Chocolate Powered Howard
More than any of the presidential campaigns, the Dean campaign encouraged supporters to act on their own initiative. In Richmond, NH (Cheshire County) several Dean supporters organized a "Chocolate Powered Howard" event at Veteran's Hall on October 19, 2003. In addition to entries such as "Double Fudge Brownies, with perfectly chocolate-chocolate frosting" this community event featured a Dean campaign video and position papers.
|Photos By Michael Hoefer|
|Text by Michael Hoefer with input from Jean Tandy and
editing by E.M. Appleman
The idea for Chocolate Powered Howard (CPH) was hatched while a group of local Dean activists got together to figure out how to canvass and motivate our small town of approximately 900. We thought that having a fun event to invite people to would be better than knocking on doors in our somewhat private rural town. We borrowed the name from the campaign which has been using "People Powered Howard".
About five of us met a couple of times to organize and plan who would bring what, rough ideas for rules, etc. A couple of people worked on the task of PR and advertising and got some things published for free or low cost in the local papers/newsletters. We also posted it on the Dean site.
As the day arrived it was a leap of faith that anything would really happen. We did not do the phone call canvassing that we originally thought we would, so we were not sure how many attendees to expect. We all cooked something in case nobody else showed up with chocolate "entries." With the lack of time to really have a detailed plan, we organizers just trusted one another that what we said we were going to do would be done.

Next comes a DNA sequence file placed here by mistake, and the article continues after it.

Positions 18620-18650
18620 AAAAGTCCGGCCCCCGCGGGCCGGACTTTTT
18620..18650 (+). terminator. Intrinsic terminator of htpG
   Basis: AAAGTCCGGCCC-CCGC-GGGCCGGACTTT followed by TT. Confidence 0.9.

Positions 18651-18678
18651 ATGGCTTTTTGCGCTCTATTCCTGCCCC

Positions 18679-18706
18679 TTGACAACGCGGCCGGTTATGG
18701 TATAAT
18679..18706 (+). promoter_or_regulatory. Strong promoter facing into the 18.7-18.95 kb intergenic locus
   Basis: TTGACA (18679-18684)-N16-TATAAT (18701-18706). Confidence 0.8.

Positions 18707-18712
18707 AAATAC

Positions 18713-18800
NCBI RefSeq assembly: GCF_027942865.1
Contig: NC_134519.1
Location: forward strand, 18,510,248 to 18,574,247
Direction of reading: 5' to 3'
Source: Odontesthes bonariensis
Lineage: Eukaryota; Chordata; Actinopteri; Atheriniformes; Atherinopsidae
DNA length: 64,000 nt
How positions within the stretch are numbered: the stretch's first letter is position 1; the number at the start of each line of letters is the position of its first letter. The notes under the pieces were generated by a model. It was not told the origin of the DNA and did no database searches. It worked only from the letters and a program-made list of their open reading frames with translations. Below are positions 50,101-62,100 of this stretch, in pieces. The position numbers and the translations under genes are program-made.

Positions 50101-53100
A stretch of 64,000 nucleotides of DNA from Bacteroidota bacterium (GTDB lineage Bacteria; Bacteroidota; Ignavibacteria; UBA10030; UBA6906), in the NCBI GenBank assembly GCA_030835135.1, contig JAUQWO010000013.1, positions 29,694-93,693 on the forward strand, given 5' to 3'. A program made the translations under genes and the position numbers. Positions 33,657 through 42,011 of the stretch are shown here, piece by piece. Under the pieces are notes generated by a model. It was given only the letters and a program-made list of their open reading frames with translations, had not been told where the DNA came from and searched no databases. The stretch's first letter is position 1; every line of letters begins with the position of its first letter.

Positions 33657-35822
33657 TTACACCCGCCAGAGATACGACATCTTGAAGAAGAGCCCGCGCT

Dixie Gurian brought paper goods and cider (and the band), Jean Tandy the signage and decorations, and I brought the AV gear so we could show a video of Howard Dean.
It all came together beautifully. The hall rental was just $25 and gave us a great space to set up. A local band "The Everyday Blues Band" played for free. Red, white, and blue helium balloons added a festive touch. Friends, families, and even a few real "customers," about 50 people total, came to share part of their afternoon with us. Lots of delicious chocolate creations were shared, and judged in several categories, Most Decadent, Most Sculptural, Most Unexpected, etc.
The political purpose of the event was not neglected. In addition to the video, Dean position papers were laid out in piles on long multi-use tables placed to the right of people entering the hall. An easel and magic marker board with pens were available for comments and reactions.
The campaign signed up and "ID'd" a few more supporters and the main route through town now sports many more DEAN lawn signs. We all felt good about pulling of a community event; it's always powerful when you get committed folks working towards a common goal.
Eric M. Appleman/Democracy in Action.